Do withdrawal and wet brain prove addiction is a brain disease?

Addiction and related conditions involve the brain in different ways.

In response to a video series in which my colleagues and I dismiss the brain disease model of addiction, a viewer asked:

While I agree and have never believed in the disease concept per se, I must say, I myself was in such a pathetically brain dead state, before I got sober from abusing alcohol, I was unable to walk, without shaking like a Parkinson’s patient, and I STILL drank. At that point I don’t believe I had a choice. I do believe at that point one’s brain is hijacked and is physically dependent and truly “diseased.” I begged for help because I woke up and decided I could not go on living this way, and a friend took me to a detox hospital. There, I met another woman who had wet brain. While we may not have had a disease to begin with, before alcohol, we definitely gave ourselves one by drinking, just as a smoker may give himself lung cancer by smoking. If you look at brain scans of heavy drinkers, they are not “healthy.” What are your thoughts?

Easy analysis of a common disease model argument:

I’ve received many responses like this to my criticism of the disease model of addiction over the years. The disease model of addiction proposes a state of involuntary substance use. The smoking example kinda brings this whole response down. Yes, smoking can and often does cause lung cancer. But in this analogy, smoking would have to cause involuntary smoking.

I’m not denying that drinking can cause other diseases and medical conditions such as withdrawal syndrome, wet brain, pancreatitis, cirrhosis, and even cancer. But it does not cause involuntary drinking – the disease of alcoholism.

I’ve heard this smoking example many times. It’s like saying skiing causes broken legs – and since it creates this medical condition, it must also cause a disease of involuntary skiing.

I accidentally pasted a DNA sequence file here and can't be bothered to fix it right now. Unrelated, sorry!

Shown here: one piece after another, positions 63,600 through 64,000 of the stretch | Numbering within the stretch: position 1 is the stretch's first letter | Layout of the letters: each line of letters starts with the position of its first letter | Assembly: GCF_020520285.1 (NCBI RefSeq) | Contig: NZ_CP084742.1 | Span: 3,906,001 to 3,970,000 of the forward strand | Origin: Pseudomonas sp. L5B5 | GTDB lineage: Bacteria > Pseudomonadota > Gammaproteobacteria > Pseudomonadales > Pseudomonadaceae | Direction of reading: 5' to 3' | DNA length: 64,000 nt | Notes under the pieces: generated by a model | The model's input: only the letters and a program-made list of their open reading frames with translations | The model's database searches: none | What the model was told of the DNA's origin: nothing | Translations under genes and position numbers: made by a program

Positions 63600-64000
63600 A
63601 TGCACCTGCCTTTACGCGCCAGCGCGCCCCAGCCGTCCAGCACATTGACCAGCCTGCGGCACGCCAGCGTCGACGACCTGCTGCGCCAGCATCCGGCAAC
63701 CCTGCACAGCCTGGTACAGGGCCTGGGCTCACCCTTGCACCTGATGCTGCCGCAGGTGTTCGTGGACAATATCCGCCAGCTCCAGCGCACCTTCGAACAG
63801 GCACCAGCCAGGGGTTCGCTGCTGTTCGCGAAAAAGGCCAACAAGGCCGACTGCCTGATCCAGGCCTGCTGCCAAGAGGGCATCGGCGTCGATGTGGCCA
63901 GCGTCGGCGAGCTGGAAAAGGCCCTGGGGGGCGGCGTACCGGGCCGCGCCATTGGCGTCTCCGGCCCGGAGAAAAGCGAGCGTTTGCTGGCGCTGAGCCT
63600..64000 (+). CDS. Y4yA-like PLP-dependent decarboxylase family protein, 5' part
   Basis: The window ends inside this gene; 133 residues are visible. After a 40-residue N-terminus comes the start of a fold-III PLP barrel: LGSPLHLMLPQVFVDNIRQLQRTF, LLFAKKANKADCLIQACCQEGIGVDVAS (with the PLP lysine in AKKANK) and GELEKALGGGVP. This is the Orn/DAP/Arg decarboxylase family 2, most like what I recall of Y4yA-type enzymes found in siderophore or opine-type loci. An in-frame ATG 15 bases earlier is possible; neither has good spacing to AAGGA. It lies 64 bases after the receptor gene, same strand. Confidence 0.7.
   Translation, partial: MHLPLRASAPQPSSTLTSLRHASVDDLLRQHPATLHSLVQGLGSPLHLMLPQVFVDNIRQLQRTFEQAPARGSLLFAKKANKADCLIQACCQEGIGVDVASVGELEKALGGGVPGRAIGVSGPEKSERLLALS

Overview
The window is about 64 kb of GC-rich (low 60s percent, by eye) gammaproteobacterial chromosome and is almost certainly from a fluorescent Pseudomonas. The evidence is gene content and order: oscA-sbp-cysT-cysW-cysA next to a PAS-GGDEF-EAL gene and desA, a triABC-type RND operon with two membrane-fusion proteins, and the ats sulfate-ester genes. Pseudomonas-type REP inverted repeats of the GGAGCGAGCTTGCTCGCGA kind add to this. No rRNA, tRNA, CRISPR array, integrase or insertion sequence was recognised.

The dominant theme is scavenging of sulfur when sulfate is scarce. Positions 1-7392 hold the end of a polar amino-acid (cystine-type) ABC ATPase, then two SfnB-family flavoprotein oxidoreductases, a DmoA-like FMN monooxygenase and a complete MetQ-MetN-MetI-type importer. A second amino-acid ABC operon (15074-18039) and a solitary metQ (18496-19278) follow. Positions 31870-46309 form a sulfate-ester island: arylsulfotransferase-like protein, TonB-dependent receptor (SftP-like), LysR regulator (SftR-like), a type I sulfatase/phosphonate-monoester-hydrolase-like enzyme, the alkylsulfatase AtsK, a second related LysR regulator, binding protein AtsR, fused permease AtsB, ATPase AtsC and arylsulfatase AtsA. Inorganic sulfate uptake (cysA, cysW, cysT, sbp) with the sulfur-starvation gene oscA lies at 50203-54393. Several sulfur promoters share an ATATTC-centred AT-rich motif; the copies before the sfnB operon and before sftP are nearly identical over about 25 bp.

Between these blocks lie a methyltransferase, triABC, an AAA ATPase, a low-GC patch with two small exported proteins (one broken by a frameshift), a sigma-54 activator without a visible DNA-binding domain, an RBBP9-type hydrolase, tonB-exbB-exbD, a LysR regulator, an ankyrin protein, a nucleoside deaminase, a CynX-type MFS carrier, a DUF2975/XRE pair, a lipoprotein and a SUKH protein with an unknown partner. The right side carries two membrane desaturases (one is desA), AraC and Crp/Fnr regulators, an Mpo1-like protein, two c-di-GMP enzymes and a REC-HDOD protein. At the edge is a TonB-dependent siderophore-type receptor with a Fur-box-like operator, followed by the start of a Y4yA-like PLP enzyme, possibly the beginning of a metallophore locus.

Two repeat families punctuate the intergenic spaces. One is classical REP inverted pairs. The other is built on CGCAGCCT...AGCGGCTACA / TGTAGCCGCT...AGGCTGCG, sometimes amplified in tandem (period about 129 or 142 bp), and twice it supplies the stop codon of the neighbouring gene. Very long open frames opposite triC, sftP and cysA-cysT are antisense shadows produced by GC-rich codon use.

The disease rhetoric of the recovery culture is confusing. She said she thinks her brain was hijacked and that she did not have a choice. But then immediately follows that up by saying she checked in to a detox. Going to detox, and staying there is a choice – and it is a choice to not drink. She was not restrained, and thus could have left at any given moment to drink, and there is nothing they give you at detox that immediately stops you from drinking. She believes she has no choice while, ironically, she clearly chose not to drink.

I don’t want to rake this person over the coals for the smoking example though, or her obvious confusion and contradictory statements. She makes these statements under the influence of maddening addiction and recovery rhetoric. I once believed these sorts of things myself when I had a heroin problem.

My direct answer to her question:

In my mind, I summarized her question as “Do these other medical conditions prove that addiction itself – involuntary substance use – is a disease?” They obviously don’t. But she is confused, because the people who promote the disease model of addiction just throw everything at the wall and hope something sticks. It confuses people. So I thought the best response was to just make it clear that these are separate conditions. I couldn’t tackle the whole brain disease model, because that takes too much work and too much text for a youtube comment (and even for this blog post). So my strategy was to just clear up this piece of confusion so that if she chose to investigate the brain disease model, she could weigh it on its own merits without this baggage. Here is a slightly edited version of my response to her comments on youtube:

Good Question

Withdrawal and wet brain are medical conditions brought on by excessive drinking – but they are not the cause of excessive drinking. The most important thing we have to remember is that these are 3 separate conditions.

1. Alcohol Use Disorder is said to be a brain disease involving the reward and “self control circuits” of the brain. It is said to be a disease of free will.

2. Wet brain (Korsakoff Syndrome) is a medical condition of the braind similar to dementia, resulting in memory loss. Wet brain is estimated to occur in 13% of people who fit the diagnosis for an alcohol use disorder. It is the result of thiamine deficiency, which can result from excessive alcohol use. There is no implication by the medical world that it causes loss of free will / involuntary drinking.